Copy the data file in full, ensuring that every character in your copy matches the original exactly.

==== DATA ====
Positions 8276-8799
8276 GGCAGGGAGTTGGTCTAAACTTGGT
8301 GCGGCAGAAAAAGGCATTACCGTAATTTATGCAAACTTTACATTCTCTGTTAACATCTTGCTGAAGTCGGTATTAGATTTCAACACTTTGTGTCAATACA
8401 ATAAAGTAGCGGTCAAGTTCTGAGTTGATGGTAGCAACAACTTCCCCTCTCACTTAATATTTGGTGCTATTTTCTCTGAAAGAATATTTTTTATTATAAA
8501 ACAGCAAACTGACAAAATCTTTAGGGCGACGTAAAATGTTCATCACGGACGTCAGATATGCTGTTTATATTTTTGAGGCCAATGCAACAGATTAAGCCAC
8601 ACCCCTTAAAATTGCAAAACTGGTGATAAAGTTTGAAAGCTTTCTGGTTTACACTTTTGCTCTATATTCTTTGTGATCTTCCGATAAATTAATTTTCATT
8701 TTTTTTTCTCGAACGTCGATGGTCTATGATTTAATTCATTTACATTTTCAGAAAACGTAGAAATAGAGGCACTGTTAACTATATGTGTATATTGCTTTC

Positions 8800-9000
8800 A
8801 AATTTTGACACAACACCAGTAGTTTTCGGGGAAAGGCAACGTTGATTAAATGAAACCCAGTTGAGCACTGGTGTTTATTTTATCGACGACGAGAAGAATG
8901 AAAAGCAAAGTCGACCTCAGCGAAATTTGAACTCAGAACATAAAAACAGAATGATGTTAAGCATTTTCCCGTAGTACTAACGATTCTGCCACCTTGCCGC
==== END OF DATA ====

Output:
Positions 8276-8799
8276 GGCAGGGAGTTGGTCTAAACTTGGT
8301 GCGGCAGAAAAAGGCATTACCGTAATTTATGCAAACTTTACATTCTCTGTTAACATCTTGCTGAAGTCGGTATTAGATTTCAACACTTTGTGTCAATACA
8401 ATAAAGTAGCGGTCAAGTTCTGAGTTGATGGTAGCAACAACTTCCCCTCTCACTTAATATTTGGTGCTATTTTCTCTGAAAGAATATTTTTTATTATAAA
8501 ACAGCAAACTGACAAAATCTTTAGGGCGACGTAAAATGTTCATCACGGACGTCAGATATGCTGTTTATATTTTTGAGGCCAATGCAACAGATTAAGCCAC
8601 ACCCCTTAAAATTGCAAAACTGGTGATAAAGTTTGAAAGCTTTCTGGTTTACACTTTTGCTCTATATTCTTTGTGATCTTCCGATAAATTAATTTTCATT
8701 TTTTTTTCTCGAACGTCGATGGTCTATGATTTAATTCATTTACATTTTCAGAAAACGTAGAAATAGAGGCACTGTTAACTATATGTGTATATTGCTTTC

Positions 8800-9000
8800 A
8801 AATTTTGACACAACACCAGTAGTTTTCGGGGAAAGGCAACGTTGATTAAATGAAACCCAGTTGAGCACTGGTGTTTATTTTATCGACGACGAGAAGAATG
8901 AAAAGCAAAGTCGACCTCAGCGAAATTTGAACTCAGAACATAAAAACAGAATGATGTTAAGCATTTTCCCGTAGTACTAACGATTCTGCCACCTTGCCGC